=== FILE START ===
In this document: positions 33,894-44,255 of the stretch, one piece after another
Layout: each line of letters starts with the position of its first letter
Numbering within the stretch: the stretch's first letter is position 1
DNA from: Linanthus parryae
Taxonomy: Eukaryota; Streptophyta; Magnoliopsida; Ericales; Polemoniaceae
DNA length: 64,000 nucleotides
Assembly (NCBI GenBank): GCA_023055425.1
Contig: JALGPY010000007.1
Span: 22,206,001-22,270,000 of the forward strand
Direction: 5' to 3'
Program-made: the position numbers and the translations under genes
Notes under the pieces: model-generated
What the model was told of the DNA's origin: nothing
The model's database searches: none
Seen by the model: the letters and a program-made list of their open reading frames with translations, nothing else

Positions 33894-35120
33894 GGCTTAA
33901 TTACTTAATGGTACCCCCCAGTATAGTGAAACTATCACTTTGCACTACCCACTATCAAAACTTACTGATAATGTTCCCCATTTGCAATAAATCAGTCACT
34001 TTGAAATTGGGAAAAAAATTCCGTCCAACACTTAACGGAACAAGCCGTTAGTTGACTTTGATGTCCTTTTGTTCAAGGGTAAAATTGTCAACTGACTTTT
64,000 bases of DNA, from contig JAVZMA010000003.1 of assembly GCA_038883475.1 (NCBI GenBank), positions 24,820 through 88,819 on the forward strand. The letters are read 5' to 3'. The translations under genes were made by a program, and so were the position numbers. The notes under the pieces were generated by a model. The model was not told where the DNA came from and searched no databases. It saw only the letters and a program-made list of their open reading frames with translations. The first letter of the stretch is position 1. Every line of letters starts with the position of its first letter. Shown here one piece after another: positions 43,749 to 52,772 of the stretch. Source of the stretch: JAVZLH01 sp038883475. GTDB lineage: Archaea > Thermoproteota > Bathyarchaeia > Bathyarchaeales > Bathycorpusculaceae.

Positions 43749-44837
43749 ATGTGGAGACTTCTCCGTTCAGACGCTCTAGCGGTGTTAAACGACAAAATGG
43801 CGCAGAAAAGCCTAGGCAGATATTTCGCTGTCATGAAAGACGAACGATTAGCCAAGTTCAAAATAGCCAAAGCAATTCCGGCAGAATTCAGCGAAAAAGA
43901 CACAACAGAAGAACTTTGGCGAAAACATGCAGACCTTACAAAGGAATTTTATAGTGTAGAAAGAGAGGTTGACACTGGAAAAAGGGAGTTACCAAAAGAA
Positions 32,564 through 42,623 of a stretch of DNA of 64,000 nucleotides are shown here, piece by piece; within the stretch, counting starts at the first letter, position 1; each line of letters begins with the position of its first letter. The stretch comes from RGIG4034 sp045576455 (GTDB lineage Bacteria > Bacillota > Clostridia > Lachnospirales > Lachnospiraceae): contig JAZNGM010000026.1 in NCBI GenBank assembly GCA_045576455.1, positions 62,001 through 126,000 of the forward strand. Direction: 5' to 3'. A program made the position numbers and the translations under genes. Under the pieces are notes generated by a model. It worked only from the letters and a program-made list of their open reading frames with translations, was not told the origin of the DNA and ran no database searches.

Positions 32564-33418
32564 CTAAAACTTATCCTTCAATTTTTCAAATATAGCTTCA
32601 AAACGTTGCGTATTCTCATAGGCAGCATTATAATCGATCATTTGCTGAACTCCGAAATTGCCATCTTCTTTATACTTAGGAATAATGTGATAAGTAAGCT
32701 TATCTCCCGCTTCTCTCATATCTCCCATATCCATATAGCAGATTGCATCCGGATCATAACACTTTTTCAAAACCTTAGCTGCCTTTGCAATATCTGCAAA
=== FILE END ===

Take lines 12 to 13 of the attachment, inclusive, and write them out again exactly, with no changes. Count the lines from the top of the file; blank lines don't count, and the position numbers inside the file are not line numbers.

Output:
Notes under the pieces: model-generated
What the model was told of the DNA's origin: nothing